Material on the agrarian reform and the Finnish experience of intensifying agricultural production appeared regularly in Olonets Guberniya Zemstvo Herald, which began publication in 1907.[11] Between 1908 and 1914 both the guberniya and the uezd zemstvos organised annual special agricultural tours to Finland. The groups would be led by the zemstvo agronomist, and would contain 5 - 6 large-scale peasant farmers and an interpreter (or sometimes a local Finnish specialist who spoke good Russian). The group members would look round the most advanced farms, and get to know how they organised their stockyards, fodder production, and breeding stock selection. They also learned about the activities of Finnish cooperators, visited collective butter-makers, peat and moss-processing enterprises, agricultural equipment hiring stations and land improvement projects. The Finns´ thorough stockbreeding work, their special pedigree books with lists of bulls and productive cows, the associations for verifying breeding bulls, the constant competitions and exhibitions with prizes for stockbreeders, made a particular impression on the Olonets delegates.[12]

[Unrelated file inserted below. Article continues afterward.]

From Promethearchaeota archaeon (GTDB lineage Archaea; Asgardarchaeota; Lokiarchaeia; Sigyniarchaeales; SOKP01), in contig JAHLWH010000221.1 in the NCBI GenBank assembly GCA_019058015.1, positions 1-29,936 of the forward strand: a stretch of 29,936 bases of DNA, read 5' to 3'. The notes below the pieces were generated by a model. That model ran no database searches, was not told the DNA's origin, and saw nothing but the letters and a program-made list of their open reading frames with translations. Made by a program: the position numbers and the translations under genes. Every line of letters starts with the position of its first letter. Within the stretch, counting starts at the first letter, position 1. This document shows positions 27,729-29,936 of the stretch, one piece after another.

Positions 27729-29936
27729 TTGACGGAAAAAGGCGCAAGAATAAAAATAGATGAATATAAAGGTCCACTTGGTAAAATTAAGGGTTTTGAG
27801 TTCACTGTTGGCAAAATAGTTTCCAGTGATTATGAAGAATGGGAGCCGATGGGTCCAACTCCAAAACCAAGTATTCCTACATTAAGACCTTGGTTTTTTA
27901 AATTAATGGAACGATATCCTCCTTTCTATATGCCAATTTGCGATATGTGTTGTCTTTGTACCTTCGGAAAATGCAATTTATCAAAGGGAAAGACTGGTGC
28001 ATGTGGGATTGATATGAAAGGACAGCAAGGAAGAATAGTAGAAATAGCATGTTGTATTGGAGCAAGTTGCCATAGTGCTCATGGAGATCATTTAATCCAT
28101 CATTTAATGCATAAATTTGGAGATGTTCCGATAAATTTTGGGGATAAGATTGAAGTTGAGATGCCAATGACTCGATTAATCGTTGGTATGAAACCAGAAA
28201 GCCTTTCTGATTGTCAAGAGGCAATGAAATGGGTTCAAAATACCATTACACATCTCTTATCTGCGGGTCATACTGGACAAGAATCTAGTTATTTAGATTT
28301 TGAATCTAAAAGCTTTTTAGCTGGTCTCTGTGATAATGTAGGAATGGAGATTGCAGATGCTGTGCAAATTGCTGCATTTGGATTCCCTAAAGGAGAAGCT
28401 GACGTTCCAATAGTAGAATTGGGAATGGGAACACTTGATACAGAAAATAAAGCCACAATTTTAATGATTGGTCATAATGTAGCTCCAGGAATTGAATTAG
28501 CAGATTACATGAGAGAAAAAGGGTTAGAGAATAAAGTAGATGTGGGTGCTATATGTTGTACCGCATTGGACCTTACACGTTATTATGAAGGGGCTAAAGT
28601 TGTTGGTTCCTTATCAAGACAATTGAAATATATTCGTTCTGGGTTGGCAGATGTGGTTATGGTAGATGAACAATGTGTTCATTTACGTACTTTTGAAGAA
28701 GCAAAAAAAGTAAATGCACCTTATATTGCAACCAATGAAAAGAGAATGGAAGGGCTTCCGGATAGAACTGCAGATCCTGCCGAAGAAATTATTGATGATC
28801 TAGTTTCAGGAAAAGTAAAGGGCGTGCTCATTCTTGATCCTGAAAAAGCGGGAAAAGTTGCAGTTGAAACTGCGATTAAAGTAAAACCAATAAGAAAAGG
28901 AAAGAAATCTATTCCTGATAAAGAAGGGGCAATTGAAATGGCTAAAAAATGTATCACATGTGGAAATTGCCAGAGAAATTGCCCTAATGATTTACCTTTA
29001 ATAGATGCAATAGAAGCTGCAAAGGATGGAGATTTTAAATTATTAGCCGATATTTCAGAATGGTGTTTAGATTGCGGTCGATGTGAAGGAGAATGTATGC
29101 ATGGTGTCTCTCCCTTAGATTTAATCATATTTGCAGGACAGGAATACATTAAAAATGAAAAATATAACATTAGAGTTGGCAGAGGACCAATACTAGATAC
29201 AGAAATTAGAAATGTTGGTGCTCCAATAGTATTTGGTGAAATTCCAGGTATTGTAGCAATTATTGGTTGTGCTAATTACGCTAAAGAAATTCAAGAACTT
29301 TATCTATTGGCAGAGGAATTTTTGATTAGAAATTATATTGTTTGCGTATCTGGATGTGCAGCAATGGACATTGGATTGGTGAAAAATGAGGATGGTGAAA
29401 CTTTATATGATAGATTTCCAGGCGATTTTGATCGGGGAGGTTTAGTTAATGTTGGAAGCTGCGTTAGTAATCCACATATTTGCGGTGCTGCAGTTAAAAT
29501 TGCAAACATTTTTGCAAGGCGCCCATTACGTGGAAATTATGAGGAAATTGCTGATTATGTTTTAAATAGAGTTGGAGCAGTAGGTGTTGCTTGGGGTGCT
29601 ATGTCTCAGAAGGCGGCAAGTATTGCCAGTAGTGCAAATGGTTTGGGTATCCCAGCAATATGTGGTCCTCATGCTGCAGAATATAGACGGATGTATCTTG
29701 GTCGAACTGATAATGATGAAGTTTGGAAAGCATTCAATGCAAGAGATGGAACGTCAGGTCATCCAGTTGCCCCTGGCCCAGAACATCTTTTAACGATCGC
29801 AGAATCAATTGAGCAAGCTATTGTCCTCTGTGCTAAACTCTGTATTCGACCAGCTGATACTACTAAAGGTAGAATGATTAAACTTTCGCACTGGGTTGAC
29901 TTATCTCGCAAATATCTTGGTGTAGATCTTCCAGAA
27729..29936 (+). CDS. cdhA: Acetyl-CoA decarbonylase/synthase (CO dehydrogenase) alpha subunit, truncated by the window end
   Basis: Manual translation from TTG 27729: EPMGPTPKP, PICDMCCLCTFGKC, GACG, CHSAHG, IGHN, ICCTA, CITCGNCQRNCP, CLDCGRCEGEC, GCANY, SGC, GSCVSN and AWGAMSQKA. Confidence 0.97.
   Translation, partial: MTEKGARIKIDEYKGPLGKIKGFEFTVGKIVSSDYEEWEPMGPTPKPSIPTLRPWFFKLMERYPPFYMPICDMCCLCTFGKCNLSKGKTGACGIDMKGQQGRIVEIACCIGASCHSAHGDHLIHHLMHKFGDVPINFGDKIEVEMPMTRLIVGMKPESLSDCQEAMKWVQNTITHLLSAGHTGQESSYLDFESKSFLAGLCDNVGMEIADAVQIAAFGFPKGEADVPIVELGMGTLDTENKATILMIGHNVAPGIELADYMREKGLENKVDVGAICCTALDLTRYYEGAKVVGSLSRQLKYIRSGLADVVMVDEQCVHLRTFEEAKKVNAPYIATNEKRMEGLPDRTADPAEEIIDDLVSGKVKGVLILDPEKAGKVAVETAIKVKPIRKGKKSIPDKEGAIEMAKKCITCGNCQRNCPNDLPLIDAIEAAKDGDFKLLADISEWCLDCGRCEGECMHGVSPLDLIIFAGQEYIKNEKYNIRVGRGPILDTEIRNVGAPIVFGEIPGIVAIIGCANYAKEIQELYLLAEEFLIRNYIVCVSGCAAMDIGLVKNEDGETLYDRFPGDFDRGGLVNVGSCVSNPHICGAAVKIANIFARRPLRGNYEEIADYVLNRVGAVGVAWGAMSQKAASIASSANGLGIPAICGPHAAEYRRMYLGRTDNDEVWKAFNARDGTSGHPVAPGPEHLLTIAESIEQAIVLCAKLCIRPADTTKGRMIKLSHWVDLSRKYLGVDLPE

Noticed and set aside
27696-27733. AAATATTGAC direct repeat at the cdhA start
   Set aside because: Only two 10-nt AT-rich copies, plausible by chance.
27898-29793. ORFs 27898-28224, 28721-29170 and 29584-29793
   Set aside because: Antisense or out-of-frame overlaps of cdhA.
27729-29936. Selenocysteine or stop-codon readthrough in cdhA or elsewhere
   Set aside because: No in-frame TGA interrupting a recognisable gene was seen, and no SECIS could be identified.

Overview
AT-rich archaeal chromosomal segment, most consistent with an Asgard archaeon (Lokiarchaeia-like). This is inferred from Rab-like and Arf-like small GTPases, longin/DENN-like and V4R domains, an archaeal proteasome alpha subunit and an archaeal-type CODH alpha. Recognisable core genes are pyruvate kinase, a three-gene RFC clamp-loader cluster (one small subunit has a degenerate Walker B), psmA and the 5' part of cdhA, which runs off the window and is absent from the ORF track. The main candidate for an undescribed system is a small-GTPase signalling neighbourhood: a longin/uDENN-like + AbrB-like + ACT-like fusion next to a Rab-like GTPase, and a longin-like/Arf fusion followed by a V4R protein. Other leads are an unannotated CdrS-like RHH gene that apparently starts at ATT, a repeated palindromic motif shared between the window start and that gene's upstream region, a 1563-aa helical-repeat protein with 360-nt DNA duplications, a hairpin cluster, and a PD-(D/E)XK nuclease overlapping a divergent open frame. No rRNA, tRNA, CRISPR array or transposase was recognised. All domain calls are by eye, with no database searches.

The Olonets visitors even noted the distinctive aspects of the Finnish household farm economy related to the special part played by livestock rearing. One of the Olonets peasants who had been on a visit to Vyborg guberniya in June 1911 later told K K Veber, a zemstvo agronomist: "What surprised us was the fact that there, every farmer knows how much feed each of his cows has eaten, how much it cost, how much milk she gave over the year and even when she calved, whereas here, you can see, not many farmers could even say how many cows they had in the shed without asking the wife."[13]

Even while the Stolypin reform was being prepared, the Olonets guberniya zemstvo was using the Finnish experience in drawing up its plan, finally approved in 1906, to increase agricultural production. As in Finland, the cornerstone of this modernisation was to be the development of dairy farming. There was special stress on developing fodder production by expanding the planting of grass and land improvements, as well as by improving cattle breeds and organising commercial butter production. Another important task was to raise the standard of cultivation by acquainting peasants with progressive agricultural techniques, new machinery and equipment.